This is the third feature in a series about the impact of The Campaign for SDSU on academic and co-curricular programs.
San Diego State University’s national ranking among the top 25 universities for veterans is due in no small part to the success of The Campaign for SDSU
Gifts and pledges of more than $7.5 million have enabled SDSU to expand space and programming for the more than 3,200 military-affiliated Aztecs, including veterans, active duty and reservists as well as military dependents.
“We are grateful for the strong support for our veteran’s programs,” said Mary Ruth Carleton
, vice president for University Relations and Development. “Our veteran students have sacrificed so much for this country and the gifts from our donors allow the university to give back to them in a meaningful way while helping them to achieve their personal and academic goals.”
U.S. Navy veteran Art Barron
(’60, ’98) and his wife, Joan
, were among the first to support the veterans center with an endowed gift of $1 million. In 2011, SDSU christened the Joan and Art Barron Veterans Center
in their honor.
The Barron Veterans Center also received more than $17,000 during SDSU’s first-ever 24-hour online fundraising effort, the Great Give
Other long-time supporters of veterans programs on campus include Ambassador Charles
, Jack McGrory
(’76), who has contributed more than $500,000 in support of veterans programs at SDSU and Tom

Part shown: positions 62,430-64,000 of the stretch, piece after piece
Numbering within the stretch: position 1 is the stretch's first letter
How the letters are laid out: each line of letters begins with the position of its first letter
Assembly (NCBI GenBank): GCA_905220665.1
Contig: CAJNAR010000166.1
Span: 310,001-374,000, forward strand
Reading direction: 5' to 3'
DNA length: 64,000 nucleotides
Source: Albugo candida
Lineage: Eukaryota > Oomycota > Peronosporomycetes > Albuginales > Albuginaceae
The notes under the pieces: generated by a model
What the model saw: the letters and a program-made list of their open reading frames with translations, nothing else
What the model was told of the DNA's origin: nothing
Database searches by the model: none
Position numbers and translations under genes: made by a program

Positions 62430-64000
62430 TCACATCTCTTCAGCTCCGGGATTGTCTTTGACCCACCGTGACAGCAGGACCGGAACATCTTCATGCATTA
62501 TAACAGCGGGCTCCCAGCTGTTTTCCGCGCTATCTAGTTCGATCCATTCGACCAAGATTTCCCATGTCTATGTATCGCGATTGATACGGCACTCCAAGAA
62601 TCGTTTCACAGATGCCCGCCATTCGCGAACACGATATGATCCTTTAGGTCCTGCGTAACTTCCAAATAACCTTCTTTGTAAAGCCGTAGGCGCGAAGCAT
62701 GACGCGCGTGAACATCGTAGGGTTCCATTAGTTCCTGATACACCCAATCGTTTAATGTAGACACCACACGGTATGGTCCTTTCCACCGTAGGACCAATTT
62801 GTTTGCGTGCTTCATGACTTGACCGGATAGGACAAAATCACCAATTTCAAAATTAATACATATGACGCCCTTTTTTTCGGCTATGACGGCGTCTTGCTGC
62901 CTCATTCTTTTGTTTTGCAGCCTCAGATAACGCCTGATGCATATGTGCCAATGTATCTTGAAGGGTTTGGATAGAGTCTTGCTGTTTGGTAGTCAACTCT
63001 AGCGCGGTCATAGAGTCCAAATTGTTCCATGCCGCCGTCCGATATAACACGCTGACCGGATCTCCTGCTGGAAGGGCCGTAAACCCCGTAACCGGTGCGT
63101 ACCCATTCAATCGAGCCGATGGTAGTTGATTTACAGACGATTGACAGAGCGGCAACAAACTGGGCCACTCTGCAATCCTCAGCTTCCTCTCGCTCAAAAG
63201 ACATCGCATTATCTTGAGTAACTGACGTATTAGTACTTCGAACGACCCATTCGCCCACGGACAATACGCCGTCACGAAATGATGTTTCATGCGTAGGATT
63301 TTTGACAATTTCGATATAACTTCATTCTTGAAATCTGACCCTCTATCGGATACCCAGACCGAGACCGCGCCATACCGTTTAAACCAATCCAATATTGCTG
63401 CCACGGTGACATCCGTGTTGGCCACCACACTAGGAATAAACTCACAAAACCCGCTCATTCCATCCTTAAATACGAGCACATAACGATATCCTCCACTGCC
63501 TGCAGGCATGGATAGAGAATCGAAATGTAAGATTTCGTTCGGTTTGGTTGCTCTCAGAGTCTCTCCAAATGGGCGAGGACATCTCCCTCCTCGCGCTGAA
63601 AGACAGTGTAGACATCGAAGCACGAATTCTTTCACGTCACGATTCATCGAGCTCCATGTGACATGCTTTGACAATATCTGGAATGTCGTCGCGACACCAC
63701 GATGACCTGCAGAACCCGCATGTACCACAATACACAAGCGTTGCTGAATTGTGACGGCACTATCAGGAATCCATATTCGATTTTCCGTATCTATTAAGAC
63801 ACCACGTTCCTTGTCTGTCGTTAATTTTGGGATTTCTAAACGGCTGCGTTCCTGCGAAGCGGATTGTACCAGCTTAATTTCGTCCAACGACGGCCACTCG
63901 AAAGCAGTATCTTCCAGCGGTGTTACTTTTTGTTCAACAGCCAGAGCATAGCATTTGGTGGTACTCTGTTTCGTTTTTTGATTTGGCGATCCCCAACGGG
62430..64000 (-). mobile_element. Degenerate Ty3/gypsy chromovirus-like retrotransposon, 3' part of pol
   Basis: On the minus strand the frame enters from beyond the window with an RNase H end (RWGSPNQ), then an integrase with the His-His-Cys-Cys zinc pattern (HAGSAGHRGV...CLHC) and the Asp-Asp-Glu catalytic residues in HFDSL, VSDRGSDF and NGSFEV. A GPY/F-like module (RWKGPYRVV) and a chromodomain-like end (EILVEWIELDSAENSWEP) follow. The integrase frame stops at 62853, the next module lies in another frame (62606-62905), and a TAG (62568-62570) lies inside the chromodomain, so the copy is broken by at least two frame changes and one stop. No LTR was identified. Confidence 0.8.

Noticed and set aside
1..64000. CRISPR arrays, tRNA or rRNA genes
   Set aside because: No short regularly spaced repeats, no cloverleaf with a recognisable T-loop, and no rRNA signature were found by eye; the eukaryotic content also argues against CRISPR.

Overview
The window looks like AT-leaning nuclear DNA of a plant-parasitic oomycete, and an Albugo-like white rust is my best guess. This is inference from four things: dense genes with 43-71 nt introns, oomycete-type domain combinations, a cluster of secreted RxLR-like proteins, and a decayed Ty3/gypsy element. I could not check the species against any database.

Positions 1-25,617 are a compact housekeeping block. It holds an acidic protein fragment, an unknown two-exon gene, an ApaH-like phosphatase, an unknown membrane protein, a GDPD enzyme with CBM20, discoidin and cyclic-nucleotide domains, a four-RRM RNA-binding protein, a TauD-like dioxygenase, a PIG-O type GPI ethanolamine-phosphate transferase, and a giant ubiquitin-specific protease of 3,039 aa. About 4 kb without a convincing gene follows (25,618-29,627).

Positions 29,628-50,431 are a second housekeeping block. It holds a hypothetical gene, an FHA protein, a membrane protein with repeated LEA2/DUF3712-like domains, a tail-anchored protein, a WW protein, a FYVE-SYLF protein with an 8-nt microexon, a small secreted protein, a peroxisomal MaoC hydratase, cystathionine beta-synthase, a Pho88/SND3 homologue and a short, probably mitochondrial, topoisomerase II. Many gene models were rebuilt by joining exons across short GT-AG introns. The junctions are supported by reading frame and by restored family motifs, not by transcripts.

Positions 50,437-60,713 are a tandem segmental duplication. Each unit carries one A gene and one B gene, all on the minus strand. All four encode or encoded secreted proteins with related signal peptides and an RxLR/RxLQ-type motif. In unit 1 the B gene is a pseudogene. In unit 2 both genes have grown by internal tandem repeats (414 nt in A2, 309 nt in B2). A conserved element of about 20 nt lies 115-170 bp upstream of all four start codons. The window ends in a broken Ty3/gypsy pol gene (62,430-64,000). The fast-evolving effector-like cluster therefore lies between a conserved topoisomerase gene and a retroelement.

(’67) and Linda Lang
(’91, ’13). The Langs’ gift will increase student-veteran involvement in SDSU’s Zahn Innovation Platform (ZIP) Launchpad
Partnering with local industry
Student-veterans majoring in engineering have also benefited from SDSU’s Troops to Engineers S.E.R.V.I.C.E. (Success in Engineering for Recent Veterans through Internships and Career Experience) program.
Initially funded as a pilot project by the National Science Foundation, this program has been supported since 2011 by San Diego industry partners, including Northrop Grumman, Lockheed Martin, General Dynamics, Cubic and SDG&E. The companies offer paid internships and employment to SDSU student-veterans.
Veterans spaces on campus
SDSU is also home to the Student Veterans House. Established in 2009, it is the first of its kind in the United States. The university continues to support the Student Veterans House, which provides military-affiliated students with a space for meetings, workshops and events.
The Barron Veterans Center currently occupies a 4,000-square-foot space in Student Services West staffed by 10 full-time employees, including a Department of Veterans Affairs VetSuccess counselor, and 20 VA work-study students.
In addition to programs for veterans, SDSU also strives to educate the campus community about the unique needs of the military population. The Barron Veterans Center developed the Military Ally program, which educates SDSU staff, students and faculty about the cultural and social background of the military community and generates a visible network of partners on campus. Those participating in the four-hour training are equipped with resources, as well as a sticker they can display in their office to create a welcoming environment for student veterans and their dependents.The Campaign for SDSU began in 2007 as an effort to generate philanthropic support for SDSU students, faculty, staff and programs. More than 67,000 donors have contributed to help SDSU surpass its campaign goal of $750 million.
The Campaign for SDSU - Stories of Impact:
Weber Honors College
Lamden School of Accountacy